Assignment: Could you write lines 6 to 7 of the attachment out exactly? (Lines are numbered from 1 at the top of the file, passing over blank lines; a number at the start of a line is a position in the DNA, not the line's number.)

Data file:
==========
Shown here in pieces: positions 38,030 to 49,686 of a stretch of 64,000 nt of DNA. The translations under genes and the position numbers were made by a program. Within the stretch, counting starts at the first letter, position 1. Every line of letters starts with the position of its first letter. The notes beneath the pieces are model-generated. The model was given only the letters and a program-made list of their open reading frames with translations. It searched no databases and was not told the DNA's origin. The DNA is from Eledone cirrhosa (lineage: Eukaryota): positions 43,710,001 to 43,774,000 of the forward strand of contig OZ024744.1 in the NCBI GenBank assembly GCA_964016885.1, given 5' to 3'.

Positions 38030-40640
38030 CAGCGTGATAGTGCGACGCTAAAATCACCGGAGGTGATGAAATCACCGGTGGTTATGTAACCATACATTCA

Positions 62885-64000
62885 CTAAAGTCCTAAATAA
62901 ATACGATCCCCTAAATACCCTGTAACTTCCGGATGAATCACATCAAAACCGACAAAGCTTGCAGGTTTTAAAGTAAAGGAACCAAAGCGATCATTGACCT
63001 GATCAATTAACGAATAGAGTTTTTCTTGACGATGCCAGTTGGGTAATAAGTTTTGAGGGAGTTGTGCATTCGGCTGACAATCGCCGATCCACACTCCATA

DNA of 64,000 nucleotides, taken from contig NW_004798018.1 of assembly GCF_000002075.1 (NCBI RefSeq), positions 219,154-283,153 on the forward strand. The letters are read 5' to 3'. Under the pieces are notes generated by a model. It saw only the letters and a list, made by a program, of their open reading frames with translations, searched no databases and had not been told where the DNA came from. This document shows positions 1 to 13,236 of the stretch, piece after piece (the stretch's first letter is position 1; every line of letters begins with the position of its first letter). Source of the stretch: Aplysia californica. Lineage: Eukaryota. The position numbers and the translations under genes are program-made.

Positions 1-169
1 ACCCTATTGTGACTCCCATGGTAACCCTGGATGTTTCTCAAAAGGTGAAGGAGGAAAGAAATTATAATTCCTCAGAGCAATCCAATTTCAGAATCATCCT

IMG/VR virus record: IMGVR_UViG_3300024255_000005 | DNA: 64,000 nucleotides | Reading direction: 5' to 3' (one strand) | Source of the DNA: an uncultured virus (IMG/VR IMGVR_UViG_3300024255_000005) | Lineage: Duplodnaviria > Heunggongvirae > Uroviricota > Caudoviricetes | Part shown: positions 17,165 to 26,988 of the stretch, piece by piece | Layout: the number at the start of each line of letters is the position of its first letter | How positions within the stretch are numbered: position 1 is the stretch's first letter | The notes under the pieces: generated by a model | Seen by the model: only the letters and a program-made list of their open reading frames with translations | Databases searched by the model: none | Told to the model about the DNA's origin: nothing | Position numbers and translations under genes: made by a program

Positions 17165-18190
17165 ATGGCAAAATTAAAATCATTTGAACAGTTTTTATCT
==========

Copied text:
62901 ATACGATCCCCTAAATACCCTGTAACTTCCGGATGAATCACATCAAAACCGACAAAGCTTGCAGGTTTTAAAGTAAAGGAACCAAAGCGATCATTGACCT
63001 GATCAATTAACGAATAGAGTTTTTCTTGACGATGCCAGTTGGGTAATAAGTTTTGAGGGAGTTGTGCATTCGGCTGACAATCGCCGATCCACACTCCATA